If you enjoy wildlife, adventure and nature – add Rocky Mountain National Park to the top of your bucket list! This whole park encompasses a breathtaking collection of mountains (most with elevations over 12,000 ft.), high tundras, gorgeous vistas, dense forests, 7 glaciers, 2 waterfalls, 147 lakes, and a treasure trove of animals. You can camp, rent a cabin, book a hotel in nearby Estes Park, or drive from the Denver area for a day trip. The park is open 365 days a year, 24 hours per day. Cost can range from $20-$70 per day, depending on the season, and I can promise the trip will be priceless!

“The mountains are calling and I must go.” – John Muir

Me too, John….me too.

Please feel free to leave comments regarding this blog. I love to hear about your experiences and insights pertaining to the places I write about. I would also appreciate you subscribing to my Southern Savvy Blog so that you can continue reading about my travel and dining adventures. Thank you!

Orange Beach

Alabama

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When was the last time you went on a relaxing beach vacation? Maybe it is about time to plan that next excursion! How about a visit to Orange Beach where the Southern hospitality is as warm as the sun?

David (my husband) and I recently visited Orange Beach – my third visit and his first. I was born and raised in Mississippi and love returning to my roots in the deep South. You gotta love a place where several times a day you are addressed as “honey,” “sweetie,”  “sugar,” and told  “bless your heart”  in a friendly Southern drawl. Doors are held open for you, strangers strike up conversations, grits are a staple, and butter is served at every meal (whether you request it or not).

Orange Beach is located on the Alabama coast between Mobile and Pensacola, just down the highway from Gulf Shores. These beautiful beaches were a well-kept secret for many years but now more and more people, developers, and businesses have discovered this great little vacation spot. I guess it was just too difficult to keep Orange Beach’s 32 miles of  pristine white-sand beaches and turquoise waters hidden for too long. The soft white sand that makes up the beaches here looks and feels like powdered sugar. (It is made up of quartz grains that washed down from the Appalachian Mountains hundreds of thousands of years ago.)  These beaches are absolutely gorgeous and are now considered some of the best in the United States.

 On our most recent visit this February, David and I spent one morning at the Alabama Point East State Park. This park was located at the Perdido Pass Bridge and had plenty of free parking, picnic areas, restrooms, etc. What attracted us was the 6,000 feet of wide, white beaches and four boardwalks that led you over the sand dunes and sea oats and out onto the beaches. The sand, clear water, and unspoiled natural beauty of this area was breathtaking. One could spend hours or days here – loved it!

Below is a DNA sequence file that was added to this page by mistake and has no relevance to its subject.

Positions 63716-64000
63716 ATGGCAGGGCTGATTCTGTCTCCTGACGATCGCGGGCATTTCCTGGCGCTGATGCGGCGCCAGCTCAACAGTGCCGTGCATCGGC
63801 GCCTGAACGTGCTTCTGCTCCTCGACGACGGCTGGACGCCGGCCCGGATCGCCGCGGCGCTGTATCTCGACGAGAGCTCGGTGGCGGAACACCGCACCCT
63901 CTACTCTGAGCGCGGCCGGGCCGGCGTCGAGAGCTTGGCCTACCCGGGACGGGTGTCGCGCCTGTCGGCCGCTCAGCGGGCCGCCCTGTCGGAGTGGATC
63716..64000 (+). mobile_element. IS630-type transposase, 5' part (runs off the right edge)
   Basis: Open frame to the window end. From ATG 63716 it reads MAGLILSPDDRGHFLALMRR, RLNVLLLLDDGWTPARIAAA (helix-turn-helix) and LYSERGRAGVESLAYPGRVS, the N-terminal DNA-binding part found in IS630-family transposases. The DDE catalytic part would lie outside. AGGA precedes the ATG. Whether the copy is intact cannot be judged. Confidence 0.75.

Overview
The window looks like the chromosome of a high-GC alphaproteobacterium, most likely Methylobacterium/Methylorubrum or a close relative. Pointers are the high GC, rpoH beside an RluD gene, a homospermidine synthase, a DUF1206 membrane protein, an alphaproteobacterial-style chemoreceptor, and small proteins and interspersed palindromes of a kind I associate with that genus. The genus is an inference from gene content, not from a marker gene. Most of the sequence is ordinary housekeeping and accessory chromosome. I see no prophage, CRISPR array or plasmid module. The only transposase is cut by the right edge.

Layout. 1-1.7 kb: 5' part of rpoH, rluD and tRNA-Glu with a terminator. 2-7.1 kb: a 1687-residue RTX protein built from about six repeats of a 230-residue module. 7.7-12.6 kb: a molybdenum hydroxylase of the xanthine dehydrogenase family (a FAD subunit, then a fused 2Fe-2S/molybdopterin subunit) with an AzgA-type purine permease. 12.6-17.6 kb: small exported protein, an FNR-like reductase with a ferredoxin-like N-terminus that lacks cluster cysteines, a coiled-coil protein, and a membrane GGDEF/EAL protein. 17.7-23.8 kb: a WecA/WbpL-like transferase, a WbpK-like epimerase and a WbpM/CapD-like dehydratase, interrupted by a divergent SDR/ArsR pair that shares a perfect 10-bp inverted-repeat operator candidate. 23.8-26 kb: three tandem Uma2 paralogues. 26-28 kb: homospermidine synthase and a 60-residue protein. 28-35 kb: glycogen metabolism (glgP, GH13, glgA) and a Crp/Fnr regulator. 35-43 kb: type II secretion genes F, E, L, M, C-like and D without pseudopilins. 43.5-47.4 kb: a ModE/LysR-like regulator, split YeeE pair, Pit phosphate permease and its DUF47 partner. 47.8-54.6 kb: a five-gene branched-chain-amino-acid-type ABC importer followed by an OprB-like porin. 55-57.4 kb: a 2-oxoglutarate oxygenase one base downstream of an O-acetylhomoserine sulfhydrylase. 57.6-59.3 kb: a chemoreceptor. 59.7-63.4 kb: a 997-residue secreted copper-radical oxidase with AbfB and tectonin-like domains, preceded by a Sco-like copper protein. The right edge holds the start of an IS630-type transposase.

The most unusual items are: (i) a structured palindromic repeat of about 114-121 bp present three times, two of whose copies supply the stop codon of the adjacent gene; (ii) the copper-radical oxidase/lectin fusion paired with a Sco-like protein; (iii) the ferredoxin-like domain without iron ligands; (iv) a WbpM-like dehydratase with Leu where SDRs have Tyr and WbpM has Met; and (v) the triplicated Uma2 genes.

Another big perk about visiting Orange Beach is the wide variety of delicious food at your door step. Every season, there is some fresh catch-of-the-day being served! Choose from shrimp, crabs, oysters, grouper, flounder, or snapper just to name a few. Here are some of the places I have dined at in the past and enjoyed:  Cotton’s Restaurant is well-known for steaks and fresh seafood. It is located on the main drag in an old 1950’s wood-paneled, former beach house and has water views. Cobalt is located under the Perdido Bay Bridge with great views of the bay. They have tasty seafood dishes and are well-known for their creative happy hour drinks. Enjoy a meal or cocktail on their expansive patio located near boat slips for those coming by sea. There are some great sunset views here in the evening.  Cosmos is one of my favorite restaurants in this area. It is located a little off the beaten path and not near the beach, but is well worth the drive. Cosmos is an art-filled restaurant with outside bar, gift shop, live music and serves fancy Southern fare in a casual setting.  Lambert’s, just a short drive to Foley, is another area restaurant popular with locals and tourists alike. I can best describe it as “Cracker Barrel on steroids”. Lambert’s serves down-home Southern vittles with a flair. Fresh, hot baked rolls are thrown to your table from passing carts (or in Southern speak – rolls are “throwed” at ya!). Fried okra is spooned onto your paper towel and servers pass by your table serving up black-eyed peas, fried potatoes & onions, macaroni & tomatoes, and boiled cabbage as your side dishes. Other servers pass by with buckets of sorghum molasses and apple butter for your rolls. It is a meal and entertainment all in one! Another Broken Egg  and Brick and Spoon are both local, casual chains and are a “must do” for breakfast or brunch. They have wonderful service and top notch egg dishes, biscuits and gravy, French toast, beignets,  and many other dishes with a Southern or Cajun-Creole fare. Both had delicious brunch drinks including Mimosas, Bellinis and Bloody Marys….yum!

Orange Beach can appeal to old and young, couples or families. There seems to be something here for everyone to enjoy. There are several hiking trails, bird-watching areas and state parks in the area for those who want to get close to Mother Nature. There are dolphin tours, deep sea fishing charters, golf courses, biking trails and boat rentals.  Families with children can spend time at the water parks, miniature golf courses, and adventure parks. You can’t throw a shoe and not hit a T-shirt shop, beachwear boutique or souvenir shop for those who love shopping!